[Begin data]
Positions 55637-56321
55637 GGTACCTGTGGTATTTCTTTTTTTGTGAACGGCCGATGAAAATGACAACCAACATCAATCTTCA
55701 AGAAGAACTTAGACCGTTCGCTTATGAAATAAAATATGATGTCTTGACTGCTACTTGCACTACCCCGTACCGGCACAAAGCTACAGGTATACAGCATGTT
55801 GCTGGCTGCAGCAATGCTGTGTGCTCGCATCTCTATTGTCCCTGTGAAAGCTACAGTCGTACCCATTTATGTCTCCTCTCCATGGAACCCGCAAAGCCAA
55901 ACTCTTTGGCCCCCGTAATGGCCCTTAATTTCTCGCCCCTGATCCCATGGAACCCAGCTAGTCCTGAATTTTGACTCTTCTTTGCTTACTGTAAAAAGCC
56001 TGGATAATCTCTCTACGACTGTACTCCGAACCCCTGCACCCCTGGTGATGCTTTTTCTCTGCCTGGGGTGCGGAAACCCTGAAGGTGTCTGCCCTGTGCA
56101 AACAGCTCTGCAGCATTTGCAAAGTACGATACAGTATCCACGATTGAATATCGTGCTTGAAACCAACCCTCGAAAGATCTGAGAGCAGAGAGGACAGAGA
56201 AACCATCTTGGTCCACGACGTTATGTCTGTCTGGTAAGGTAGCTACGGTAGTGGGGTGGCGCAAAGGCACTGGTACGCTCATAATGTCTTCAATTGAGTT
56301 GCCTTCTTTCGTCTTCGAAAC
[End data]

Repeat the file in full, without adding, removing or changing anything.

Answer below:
Positions 55637-56321
55637 GGTACCTGTGGTATTTCTTTTTTTGTGAACGGCCGATGAAAATGACAACCAACATCAATCTTCA
55701 AGAAGAACTTAGACCGTTCGCTTATGAAATAAAATATGATGTCTTGACTGCTACTTGCACTACCCCGTACCGGCACAAAGCTACAGGTATACAGCATGTT
55801 GCTGGCTGCAGCAATGCTGTGTGCTCGCATCTCTATTGTCCCTGTGAAAGCTACAGTCGTACCCATTTATGTCTCCTCTCCATGGAACCCGCAAAGCCAA
55901 ACTCTTTGGCCCCCGTAATGGCCCTTAATTTCTCGCCCCTGATCCCATGGAACCCAGCTAGTCCTGAATTTTGACTCTTCTTTGCTTACTGTAAAAAGCC
56001 TGGATAATCTCTCTACGACTGTACTCCGAACCCCTGCACCCCTGGTGATGCTTTTTCTCTGCCTGGGGTGCGGAAACCCTGAAGGTGTCTGCCCTGTGCA
56101 AACAGCTCTGCAGCATTTGCAAAGTACGATACAGTATCCACGATTGAATATCGTGCTTGAAACCAACCCTCGAAAGATCTGAGAGCAGAGAGGACAGAGA
56201 AACCATCTTGGTCCACGACGTTATGTCTGTCTGGTAAGGTAGCTACGGTAGTGGGGTGGCGCAAAGGCACTGGTACGCTCATAATGTCTTCAATTGAGTT
56301 GCCTTCTTTCGTCTTCGAAAC